City Council faces a Hicks decision … 

Street Talk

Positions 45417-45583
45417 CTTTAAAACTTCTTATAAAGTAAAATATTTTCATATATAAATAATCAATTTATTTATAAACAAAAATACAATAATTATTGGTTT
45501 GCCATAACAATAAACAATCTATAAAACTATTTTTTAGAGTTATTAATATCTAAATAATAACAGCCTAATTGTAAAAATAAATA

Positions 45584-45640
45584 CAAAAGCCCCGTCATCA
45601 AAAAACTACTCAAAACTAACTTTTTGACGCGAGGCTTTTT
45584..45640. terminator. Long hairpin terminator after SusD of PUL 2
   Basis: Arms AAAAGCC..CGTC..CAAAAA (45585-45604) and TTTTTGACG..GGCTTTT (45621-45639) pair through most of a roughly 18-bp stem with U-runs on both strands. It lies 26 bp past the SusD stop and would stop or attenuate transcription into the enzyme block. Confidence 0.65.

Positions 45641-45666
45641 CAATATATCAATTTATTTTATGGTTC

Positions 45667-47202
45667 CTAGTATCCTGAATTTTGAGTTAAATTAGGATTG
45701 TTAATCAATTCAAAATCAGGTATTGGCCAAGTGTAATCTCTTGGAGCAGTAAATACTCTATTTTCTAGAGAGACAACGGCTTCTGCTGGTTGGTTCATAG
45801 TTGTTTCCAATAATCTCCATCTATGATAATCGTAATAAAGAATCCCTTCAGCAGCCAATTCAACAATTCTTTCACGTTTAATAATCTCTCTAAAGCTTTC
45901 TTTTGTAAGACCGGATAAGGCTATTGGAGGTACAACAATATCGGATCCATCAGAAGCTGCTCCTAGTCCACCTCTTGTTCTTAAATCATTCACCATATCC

Council Faces a Puzzle Over Hicks' PaymentNo Tips, They're Just Too TaxingJamison Adds His Bill to ListTrain Station's Arts Finalists PickedRichmond Native On Temptation Isle Council Faces a Puzzle Over Hicks' Payment The city had better do some head-scratching before it actually deposits the $43,563 it's been promised from Richmond Commonwealth's Attorney David M. Hicks. True, Hicks has already announced he will write Richmond a check for the amount of money he paid himself as bonuses during the last three years. Although he maintains he has done nothing wrong, Hicks says the repayment will remove any "specter of doubt." And yes, the city manager has enthusiastically welcomed the offer, making City Council breathe a sigh of relief that it won't have to deal with the ticklish issue. Not so fast. Believe it or not, giving money to the city isn't as simple as it sounds. For obvious reasons, there are rules about giving money to the city. City Council must vote to accept any such gifts. They haven't, in this case. Besides, such a vote could prove awkward: Citing Hicks' potential conflict of interest — City Council oversees some of Hicks' funding — Councilwoman Reva M. Trammell just got him disqualified from prosecuting her for a potential violation of the City Charter. Would Trammell excuse herself from a vote on Hicks? But — and here's where it gets really interesting — if the money is considered not a gift but a reimbursement, isn't that an admission by Hicks that he's done something wrong? If Hicks is returning money to the city, that could mean it is the city's money to begin with — not Hicks'. And Hicks has made it clear he considers the payment to be out of his own pocket. Remember, he did nothing wrong in paying himself the bonuses. Apparently, nobody has tried to figure this out yet. City Attorney John Rupp refers calls to Mayor Timothy M. Kaine. Kaine says he isn't sure what to call the $43,563. "Right now, I don't know," says Kaine. "My sense is, [Hicks] is restoring the money to the budget the city had allocated to his office. That's the way I'm looking at this." Kaine says the money "came from the city, there's no doubt about that." OK, forget it. Maybe Hicks can just include a little extra when he pays his gas bill this month. Whatever happens, Kaine says, he's sure he can find some precedent to ensure a smooth transition from Hicks' pocket to the city coffers. "Whether it's a gift or not," Kaine says, "it makes me smile." — Jason Roop No Tips, They're Just Too Taxing When it comes to tipping, Nesbit Complete Body Salon has a new way of doing business. Tips, says owner Michael Wood, "are not a right and not to be expected." Instead, he says, "they should be appreciated." The Internal Revenue Service sure appreciates them. It used to be that stylists and other salon operators reported 8 percent of their income as tips to the IRS. But in the same spirit as the IRS' crackdown on the restaurant industry, "they're coming after the beauty industry," says Wood. "They're knocking on the doors of salons. And that's a lot of money — some [operators] make an extra $10,000 because of tips." So Nesbit signed a voluntary tip-reporting agreement with the IRS, promising to make sure employees report 100 percent of their tips. Now tips — which average between 10 and 25 percent of the cost of service — are tallied by computers and added to paychecks. Wood says he'd like to eliminate tipping completely because it can put customers in an uncomfortable position. But, he concedes, "if we were to implement that policy, we'd lose a lot of staff." Plus, he adds, the salon would have to raise prices 15 to 20 percent to make up some of what employees could stand to lose. Still, he says, if Nesbit opens another salon — which it plans to do someday — it will have a no-tipping policy. "Tips," he says, "are the curse of the salon industry." Wood says he likes the way employemployees no longer deplete the cash drawer each day for tip money to pay for lunch and other expenses. "It's so unprofessional to dig in the drawer for tips," he adds. "It makes them look like a truck-stop waitress." Brandon Walters Jamison Adds His Bill to List Add another city expense to the ongoing case against City Councilwoman Reva M. Trammell: the bill for City Manager Calvin D. Jamison's attorney. Already, three council members called to testify by Trammell's attorney, Michael Morchower, plan to ask the city to reimburse them for the attorney they hired to represent them. Jamison, who hired his own attorney, plans to do the same. Trammell faces charges that she gave orders to city employees, a violation of Richmond's city charter. If convicted, Trammell would lose her seat. Jamison, who has been called by Morchower to testify, hired federal judge-appointee Roger Gregory for guidance. "Anytime you go into a court situation," Jamison says, "you should have counsel to provide assistance." City Attorney John Rupp told Jamison he could not represent him because of the variety of city officials involved, Jamison says. "I don't feel like I need counsel," Jamison says, but Rupp recommended that he hire one. Of course, Morchower questions why Jamison needs an attorney at all — and argues that the added taxpayer expense is just another consequence of the commonwealth's attorney pursuing what he calls petty charges against Trammell. — J.R. Train Station's Arts Finalists Picked Using an all-for-one strategy, a three-member design team from Richmond has landed a spot in the pool of finalists who will compete to give the drab Main Street Station some artistic pizzazz. They are: Chris Chase, an artist and contractor with John K. George & Co.; Burt Pinnock, an architect with BAM Architects; and Camden Whitehead, an architect who teaches design at Virginia Commonwealth University. "We're the only locals? Get out of here!" says Pinnock when told that his competition comes from Nebraska, New York and Washington, D.C. City, state and federal officials are spending $46.6 million to revive Main Street Station in Shockoe Bottom as a regional transportation center, and are in the middle of a search for artists to tie the station together visually, inside and out. The winner gets a budget of at least $350,000 to turn the sketches into reality. Nearly 100 artists, architects and designers from across the country — more than half of them from Richmond — submitted proposals for the job to the selection committee, organized by the city's Public Art Coordinator Sally Bowring. "We had the highest quality of people apply for this, and that's across the board," Bowring says. "It was just really fierce competition, which is great. There was not settling for anything." The other finalists, who want to design the exterior, interior or both, are: Jun Kaneko, from Nebraska; Red Grooms, from New York; Sam Gilliam, from Washington, D.C.; and Stephen Fox, from New York. Gilliam and Fox are represented by the Reynolds Gallery in Richmond. The three Richmond finalists, Chase, Pinnock and Whitehead, have known each other for years and were all interested in the project. They also figured they could each bring strengths, so they joined forces. They decided Main Street Station needed to become "more of a place," Pinnock says, and came up with three ideas to make it look that way. Their idea is to use media screens, a sort digital display, to wrap moving images around the ugly concrete pillars supporting the overpass to promote local events and attractions. They want to create a plaza, Pinnock says, with a kind of "steel-fingered awning." With a stipend of at least $1,500, the finalists have until April to come up with a more detailed plan for the station. During the spring, the public will have a chance to hear and see the artists' ideas before the commission is awarded in May. -J.R. Richmond Native On Temptation Isle [image-1]Tom RitchieIn relative obscurity, Tom Ritchie left Los Angeles last week and drove cross-country to Charlottesville. But when he resumes his graduate studies this month at the University of Virginia, he'll no doubt be the talk of the campus: Tom Ritchie, law and business major, has become Tom Ritchie, Tempter. Ritchie, 28, plays a "tempter" on "Temptation Island," a "reality" series on Fox that premiered Jan. 10 and continues for four more weeks. The show puts four "committed" but unmarried couples in an idyllic, tropical setting and puts their faithfulness to the acid test. The men are isolated from their girlfriends and mingle with 13 scantily-clad beauties. Meanwhile, the four women cavort with 13 buff stud muffins. Ritchie, a former Richmonder who attended A.P. Hill Middle School before heading north for prep school and college, is one of them. A scout spotted him while standing in line for a concert in L.A. Style couldn't reach Tom Ritchie while he drove cross-country. So we called his parents. "He hasn't told us anything [about how the series develops]. We're in the dark," says his mother, Virginia Ritchie, a former Richmond civic leader — she was president of the Central Richmond Association — who now lives in Charlottesville. When asked if she'd ever envisioned her son in that sort of role, Ritchie laughs and replies hesitantly, "My friends tell me he's good looking." Tom Ritchie hardly needs "Temptation Island" to find a date. He recently co-founded an online dating service, Luvv.com. "I guess we'll have to deal with celebrity now," says his father, John Ritchie, former executive director of the Virginia Housing Development Authority, with a sigh of resignation. Let the 15 minutes begin. — Edwin J. Slipek Jr.